2019 Kia Forte punches well above its sticker price

Larry Printz
Tribune News Service

Brands and their mystique hold power over consumers, promising a lifestyle benefit even if it’s not entirely true. After all, you can wear Nike sneakers or an Under Armour T-shirt, but they won’t make you any more fit. Similarly, buying a Ralph Lauren outfit that mimics the look of old money won’t fatten your bank account, although it fools the unsuspecting.

Which brings us to the 2019 Kia Forte sedan.

During this model’s introduction last week in Pittsburgh, a BMW 5 Series pulled up alongside this new compact four-door. But here’s what’s so surprising: If you didn’t know the price difference between the two cars, you wouldn’t think the Forte started at one-third of the price of the BMW. The 2019 Forte’s styling is so sophisticated, you could mistake it for something spendier than its base price of $17,690-$25,200.

The fourth-generation Forte owes its exterior élan to Kia’s European styling studio, which endowed the Forte with its sporting look, one that bears some resemblance to the Optima, although Kia is hoping you’ll see Stinger influence in its looks. That’s stretching a point.

Peek inside and you’ll find a modern interior that exchanges the previous model’s dowdiness for a sophisticated minimalism that lends the cabin a spacious feel. A fixed 8-inch screen that controls Kia’s intuitive infotainment system anchors the center of the horizontally oriented instrument panel. A row of buttons underpins the screen, giving you quick access to the radio, navigation or other functions. Below that resides the dual automatic climate control, which is standard, and a rarity in this class.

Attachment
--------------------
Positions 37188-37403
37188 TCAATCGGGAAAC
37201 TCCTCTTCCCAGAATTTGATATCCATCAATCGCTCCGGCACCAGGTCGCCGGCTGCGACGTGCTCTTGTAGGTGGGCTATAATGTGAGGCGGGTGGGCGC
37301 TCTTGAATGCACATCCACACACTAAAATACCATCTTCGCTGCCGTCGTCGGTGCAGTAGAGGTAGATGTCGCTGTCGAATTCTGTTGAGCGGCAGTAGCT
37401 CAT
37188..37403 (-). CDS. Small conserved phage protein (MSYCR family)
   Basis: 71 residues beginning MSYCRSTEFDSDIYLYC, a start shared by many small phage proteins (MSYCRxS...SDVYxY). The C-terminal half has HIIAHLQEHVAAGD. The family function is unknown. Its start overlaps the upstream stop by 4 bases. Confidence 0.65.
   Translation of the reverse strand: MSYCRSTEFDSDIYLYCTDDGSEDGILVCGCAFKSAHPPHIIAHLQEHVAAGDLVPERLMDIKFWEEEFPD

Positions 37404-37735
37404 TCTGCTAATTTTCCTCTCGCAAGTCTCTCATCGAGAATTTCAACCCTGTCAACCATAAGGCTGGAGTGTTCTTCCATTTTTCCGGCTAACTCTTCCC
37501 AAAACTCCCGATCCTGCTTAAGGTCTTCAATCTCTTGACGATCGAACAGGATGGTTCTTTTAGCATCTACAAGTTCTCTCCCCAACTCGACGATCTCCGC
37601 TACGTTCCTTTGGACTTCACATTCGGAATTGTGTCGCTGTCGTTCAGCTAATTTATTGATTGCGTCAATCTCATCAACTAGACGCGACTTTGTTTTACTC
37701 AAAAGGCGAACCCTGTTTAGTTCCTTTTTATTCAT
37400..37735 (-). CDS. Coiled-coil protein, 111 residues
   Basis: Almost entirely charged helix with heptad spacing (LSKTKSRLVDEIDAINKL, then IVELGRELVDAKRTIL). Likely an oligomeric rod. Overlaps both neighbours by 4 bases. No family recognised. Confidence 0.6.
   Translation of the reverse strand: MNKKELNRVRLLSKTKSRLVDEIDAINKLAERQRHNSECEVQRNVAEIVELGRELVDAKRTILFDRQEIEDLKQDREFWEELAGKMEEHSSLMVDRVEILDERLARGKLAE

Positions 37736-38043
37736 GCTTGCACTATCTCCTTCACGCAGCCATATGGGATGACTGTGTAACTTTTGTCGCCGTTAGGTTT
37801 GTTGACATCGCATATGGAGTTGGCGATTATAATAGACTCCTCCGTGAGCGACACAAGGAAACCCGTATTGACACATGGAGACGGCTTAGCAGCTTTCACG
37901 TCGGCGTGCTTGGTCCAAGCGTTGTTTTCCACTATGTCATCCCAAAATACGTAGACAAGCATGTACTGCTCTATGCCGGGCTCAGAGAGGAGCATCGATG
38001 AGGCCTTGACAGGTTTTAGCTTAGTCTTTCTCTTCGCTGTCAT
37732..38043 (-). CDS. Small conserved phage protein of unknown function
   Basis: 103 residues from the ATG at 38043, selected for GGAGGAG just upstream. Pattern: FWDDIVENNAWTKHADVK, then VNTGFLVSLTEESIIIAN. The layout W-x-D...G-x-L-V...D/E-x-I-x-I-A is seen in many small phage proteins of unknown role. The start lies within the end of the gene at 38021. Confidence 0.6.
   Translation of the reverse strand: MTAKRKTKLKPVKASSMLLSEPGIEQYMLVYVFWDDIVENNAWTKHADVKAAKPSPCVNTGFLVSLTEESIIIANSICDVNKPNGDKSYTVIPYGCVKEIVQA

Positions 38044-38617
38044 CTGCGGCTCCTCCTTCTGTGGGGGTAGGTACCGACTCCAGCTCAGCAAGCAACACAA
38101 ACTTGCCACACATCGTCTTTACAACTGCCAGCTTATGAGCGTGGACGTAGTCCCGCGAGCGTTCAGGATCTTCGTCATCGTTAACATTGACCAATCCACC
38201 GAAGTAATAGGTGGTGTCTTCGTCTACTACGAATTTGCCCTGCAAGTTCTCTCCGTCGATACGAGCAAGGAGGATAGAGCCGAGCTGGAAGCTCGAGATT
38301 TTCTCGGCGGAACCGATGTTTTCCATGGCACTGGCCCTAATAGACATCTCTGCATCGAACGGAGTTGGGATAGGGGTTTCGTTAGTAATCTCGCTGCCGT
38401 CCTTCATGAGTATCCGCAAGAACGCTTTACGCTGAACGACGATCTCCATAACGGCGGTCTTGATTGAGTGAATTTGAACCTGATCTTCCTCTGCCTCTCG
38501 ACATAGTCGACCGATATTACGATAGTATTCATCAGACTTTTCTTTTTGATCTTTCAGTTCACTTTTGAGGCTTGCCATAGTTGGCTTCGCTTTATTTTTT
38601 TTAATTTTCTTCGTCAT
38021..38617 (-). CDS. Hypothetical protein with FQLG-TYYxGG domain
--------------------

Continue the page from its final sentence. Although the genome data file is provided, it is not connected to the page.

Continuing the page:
The Forte EX test car featured a two-tone leather/pleather interior, along with stitched trim along the instrument panel — an upscale touch.

There’s ample room for four full-size adults. Legroom is generous up front, and above average for a compact in the rear. The seating position in the second row is pleasingly high, although those with long torsos may find headroom tight in the back. Cargo space is generous at 15.3 cubic feet.

Given that the Atkinson Cycle engine is rated at 147 horsepower, you wouldn’t expect the Forte to be as sprightly as it proves to be, although overall acceleration is merely average. Interestingly, the Forte’s Sport driving mode, offered alongside Normal and Smart driving modes, learns your driving style and switches between normal and sport modes automatically. Kia’s new continuously variable automatic transmission, its first, provides an ideal balance between performance and fuel economy, returning 33 mpg during the test drive.

Unlike most continuously variable transmissions (CVTs), the Kia’s unit was developed in-house and employs a chain belt to improve efficiency, so there’s little of the delay you typically experience with CVTs. There’s little waiting for the CVT to decide which gear ratio to choose. Also, it can be shifted manually, which works very well. Only on extreme uphill climbs will you remember it’s a CVT. Otherwise, its performance is so adept, you’ll forget it’s a CVT. It’s easily the best one on the market.

As impressive as the Forte is, it’s ride and handling is its biggest surprise. Thanks should go to Albert Biermann, who once spent his days running BMW’s M division. You can sense his DNA in this car’s feel. OK, it’s not a sports car, but the front-wheel-drive Forte possesses exceptional compliance and composure. Bumps are noticed, but not felt, except for the very worst of them. There are no excess body motions after traversing bumps, no undue rebound. Even body lean is modest. Couple that with its exceptionally quiet ride, engine and exhaust, and you’ll find a car that’s capable yet quiet.

And the EX is stuffed with goodies, like heated and cooled front seats, Apple CarPlay and Android Auto, multiple USB ports, wireless charging pad and adaptive cruise control.